The first in a series of LWAI Spotlights on various roles within the Art Industry. This month we look at registrars and the roles they play across galleries and museums, how to become a registrar, and how you can expand your career once you have these skills.
Artwork registration is a heading that covers a multitude of responsibilities throughout the art world. In short, an art registrar is responsible for the movement and storage of artworks for a gallery or museum, but as with many roles in the art industry, it’s a flexible title that has different specifications depending on an organisation’s needs. Factors that change the scope in a gallery context include the size of the team, the geographical reach of the artists, the type of works the gallery deals in, and the fairs it attends.
In many small galleries the storage and shipping of works falls largely in the lap of the Gallery Manager, and additional elements can be charged across other members of the team. However, there are several reasons a specialised registrar is a valuable asset to any team, with the legalities and intricacies involved, and a qualified registrar can save time and money for a gallery. At the other end of the spectrum, in a museum context, registrars work as part of a team to coordinate the storage and movement of works in permanent collections as well as those in temporary exhibitions, which often means working closely with counterparts at other museums worldwide.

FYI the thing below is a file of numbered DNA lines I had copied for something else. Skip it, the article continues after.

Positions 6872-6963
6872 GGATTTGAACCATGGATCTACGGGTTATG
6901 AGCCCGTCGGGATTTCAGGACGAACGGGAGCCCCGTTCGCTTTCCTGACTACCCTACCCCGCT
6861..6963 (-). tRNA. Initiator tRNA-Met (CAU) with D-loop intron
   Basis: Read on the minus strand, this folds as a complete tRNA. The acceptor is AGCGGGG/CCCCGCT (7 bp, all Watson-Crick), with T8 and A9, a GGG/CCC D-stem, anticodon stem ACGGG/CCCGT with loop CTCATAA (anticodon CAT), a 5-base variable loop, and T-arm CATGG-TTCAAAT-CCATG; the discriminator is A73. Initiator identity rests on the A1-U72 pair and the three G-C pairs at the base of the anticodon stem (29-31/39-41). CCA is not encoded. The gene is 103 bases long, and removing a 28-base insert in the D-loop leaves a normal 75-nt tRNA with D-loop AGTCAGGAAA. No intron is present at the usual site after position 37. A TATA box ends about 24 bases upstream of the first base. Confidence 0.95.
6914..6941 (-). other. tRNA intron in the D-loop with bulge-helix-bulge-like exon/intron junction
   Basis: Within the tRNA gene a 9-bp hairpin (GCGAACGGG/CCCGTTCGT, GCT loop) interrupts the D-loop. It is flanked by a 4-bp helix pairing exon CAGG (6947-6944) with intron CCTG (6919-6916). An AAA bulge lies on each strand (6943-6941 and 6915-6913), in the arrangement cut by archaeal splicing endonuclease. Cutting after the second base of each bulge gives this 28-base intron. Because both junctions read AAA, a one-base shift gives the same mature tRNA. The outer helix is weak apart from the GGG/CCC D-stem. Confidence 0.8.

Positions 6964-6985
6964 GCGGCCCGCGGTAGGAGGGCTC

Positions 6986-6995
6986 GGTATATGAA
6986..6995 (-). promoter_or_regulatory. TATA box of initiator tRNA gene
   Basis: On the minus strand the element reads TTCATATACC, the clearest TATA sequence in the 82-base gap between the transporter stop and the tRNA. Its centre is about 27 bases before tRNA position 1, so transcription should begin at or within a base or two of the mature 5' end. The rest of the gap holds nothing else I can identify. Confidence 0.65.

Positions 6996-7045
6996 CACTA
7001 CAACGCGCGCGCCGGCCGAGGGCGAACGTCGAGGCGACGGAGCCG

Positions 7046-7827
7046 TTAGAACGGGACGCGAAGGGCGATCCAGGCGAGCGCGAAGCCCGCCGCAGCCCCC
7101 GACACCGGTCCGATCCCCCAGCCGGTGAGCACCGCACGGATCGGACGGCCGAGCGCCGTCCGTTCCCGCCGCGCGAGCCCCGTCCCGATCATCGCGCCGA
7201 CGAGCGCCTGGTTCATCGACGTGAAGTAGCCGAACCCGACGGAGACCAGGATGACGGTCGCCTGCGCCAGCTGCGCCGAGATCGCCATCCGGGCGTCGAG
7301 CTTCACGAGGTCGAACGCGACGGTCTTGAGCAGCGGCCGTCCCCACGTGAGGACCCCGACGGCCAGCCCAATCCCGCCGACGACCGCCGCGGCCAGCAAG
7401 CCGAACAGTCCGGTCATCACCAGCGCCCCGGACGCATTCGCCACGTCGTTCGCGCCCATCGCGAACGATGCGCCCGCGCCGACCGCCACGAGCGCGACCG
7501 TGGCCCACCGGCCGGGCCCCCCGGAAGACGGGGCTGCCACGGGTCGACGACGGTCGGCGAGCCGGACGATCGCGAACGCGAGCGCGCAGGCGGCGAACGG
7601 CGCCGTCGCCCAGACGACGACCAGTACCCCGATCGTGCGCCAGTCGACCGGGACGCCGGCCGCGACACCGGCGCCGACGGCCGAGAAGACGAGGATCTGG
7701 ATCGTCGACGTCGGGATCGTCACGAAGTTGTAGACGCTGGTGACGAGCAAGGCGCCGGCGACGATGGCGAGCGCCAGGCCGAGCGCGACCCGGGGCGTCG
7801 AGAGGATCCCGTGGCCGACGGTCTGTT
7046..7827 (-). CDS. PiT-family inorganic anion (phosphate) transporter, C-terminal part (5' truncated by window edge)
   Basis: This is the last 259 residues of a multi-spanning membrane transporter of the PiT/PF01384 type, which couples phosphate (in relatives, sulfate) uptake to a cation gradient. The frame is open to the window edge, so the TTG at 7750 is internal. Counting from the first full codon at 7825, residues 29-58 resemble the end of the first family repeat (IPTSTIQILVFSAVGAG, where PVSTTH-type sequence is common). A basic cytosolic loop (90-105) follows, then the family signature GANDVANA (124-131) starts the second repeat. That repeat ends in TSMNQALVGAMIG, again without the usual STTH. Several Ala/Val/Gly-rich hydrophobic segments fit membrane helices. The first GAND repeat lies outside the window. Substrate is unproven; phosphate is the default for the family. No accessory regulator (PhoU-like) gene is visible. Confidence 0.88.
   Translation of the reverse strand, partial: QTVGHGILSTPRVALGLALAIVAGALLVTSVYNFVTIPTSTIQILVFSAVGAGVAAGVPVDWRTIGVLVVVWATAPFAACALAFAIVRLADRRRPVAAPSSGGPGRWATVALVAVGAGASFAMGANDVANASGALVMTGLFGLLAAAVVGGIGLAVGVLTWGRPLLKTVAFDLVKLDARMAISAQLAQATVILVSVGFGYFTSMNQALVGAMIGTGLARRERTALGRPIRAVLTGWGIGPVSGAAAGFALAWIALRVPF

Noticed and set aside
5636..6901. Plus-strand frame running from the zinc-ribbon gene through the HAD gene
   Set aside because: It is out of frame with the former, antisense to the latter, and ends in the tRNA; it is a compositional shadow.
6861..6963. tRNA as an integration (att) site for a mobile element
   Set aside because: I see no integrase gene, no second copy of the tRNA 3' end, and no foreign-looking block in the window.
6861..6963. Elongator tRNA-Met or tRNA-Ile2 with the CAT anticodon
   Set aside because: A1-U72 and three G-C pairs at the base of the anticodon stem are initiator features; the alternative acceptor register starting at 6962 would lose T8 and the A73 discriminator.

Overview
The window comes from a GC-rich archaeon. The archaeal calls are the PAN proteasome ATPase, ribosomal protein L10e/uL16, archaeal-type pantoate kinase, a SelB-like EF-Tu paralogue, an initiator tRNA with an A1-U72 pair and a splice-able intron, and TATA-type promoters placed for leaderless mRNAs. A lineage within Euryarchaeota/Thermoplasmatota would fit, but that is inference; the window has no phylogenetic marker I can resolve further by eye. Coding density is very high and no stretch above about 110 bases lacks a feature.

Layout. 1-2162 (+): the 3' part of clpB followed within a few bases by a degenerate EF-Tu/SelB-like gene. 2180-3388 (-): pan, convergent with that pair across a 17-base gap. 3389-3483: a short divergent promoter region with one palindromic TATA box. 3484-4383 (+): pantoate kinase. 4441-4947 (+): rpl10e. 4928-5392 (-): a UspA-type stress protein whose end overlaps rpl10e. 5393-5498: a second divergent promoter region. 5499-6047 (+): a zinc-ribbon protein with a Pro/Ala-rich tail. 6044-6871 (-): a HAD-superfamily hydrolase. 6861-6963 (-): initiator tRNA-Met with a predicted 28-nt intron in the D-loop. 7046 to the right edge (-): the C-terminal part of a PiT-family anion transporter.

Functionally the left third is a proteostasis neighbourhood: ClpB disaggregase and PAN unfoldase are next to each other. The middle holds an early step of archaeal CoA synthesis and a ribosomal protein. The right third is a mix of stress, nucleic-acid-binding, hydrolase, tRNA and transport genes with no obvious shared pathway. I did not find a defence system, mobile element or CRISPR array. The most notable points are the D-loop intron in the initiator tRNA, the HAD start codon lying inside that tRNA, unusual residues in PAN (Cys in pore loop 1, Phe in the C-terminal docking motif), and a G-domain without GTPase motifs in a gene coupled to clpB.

Suffice it to say; no two registrar positions will ever be exactly the same, but no matter the nuances it is a role that requires specialised knowledge to excel. While almost all international artwork movement is done through a Fine Art Shipper, a dedicated company with the infrastructure and knowledge to support a wide variety of jobs, it is the gallery registrar who will serve as their point of contact and work closely with them on paperwork and specifics. A good registrar will be able to identify the best ways to package, store, and ship pieces to provide the best care to the artwork, make sure all deadlines are adhered to and that costs are kept low and effective. Registrars are also responsible for consigning artworks from other galleries and collectors on loan, and can be closely involved in negotiations around these actions. They can also work with insurance companies, and need to have an understanding of international and domestic legislation and customs laws to avoid any problems that may arise in the course of mounting an exhibition.